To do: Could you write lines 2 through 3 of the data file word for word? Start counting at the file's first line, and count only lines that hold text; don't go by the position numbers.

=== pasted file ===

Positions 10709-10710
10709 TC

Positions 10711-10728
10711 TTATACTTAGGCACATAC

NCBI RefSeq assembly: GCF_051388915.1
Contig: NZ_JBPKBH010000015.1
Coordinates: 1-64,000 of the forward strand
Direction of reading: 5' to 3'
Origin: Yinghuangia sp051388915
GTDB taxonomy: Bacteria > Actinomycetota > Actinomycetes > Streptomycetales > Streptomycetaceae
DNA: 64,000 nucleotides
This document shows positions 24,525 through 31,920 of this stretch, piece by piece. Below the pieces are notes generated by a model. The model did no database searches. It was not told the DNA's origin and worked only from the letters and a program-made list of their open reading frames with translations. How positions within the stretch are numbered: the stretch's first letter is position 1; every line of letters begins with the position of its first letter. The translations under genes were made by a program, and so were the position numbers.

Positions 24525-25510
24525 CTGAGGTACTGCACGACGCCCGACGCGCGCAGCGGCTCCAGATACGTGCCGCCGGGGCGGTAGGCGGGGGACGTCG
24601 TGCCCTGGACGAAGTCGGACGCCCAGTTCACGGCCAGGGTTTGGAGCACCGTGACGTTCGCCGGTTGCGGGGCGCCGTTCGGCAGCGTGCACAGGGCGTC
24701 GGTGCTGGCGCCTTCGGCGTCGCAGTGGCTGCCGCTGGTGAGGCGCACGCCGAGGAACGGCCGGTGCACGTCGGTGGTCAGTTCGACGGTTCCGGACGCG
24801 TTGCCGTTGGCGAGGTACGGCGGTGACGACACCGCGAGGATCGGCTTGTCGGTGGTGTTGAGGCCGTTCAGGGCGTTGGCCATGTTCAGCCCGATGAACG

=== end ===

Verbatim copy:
10709 TC

Positions 10711-10728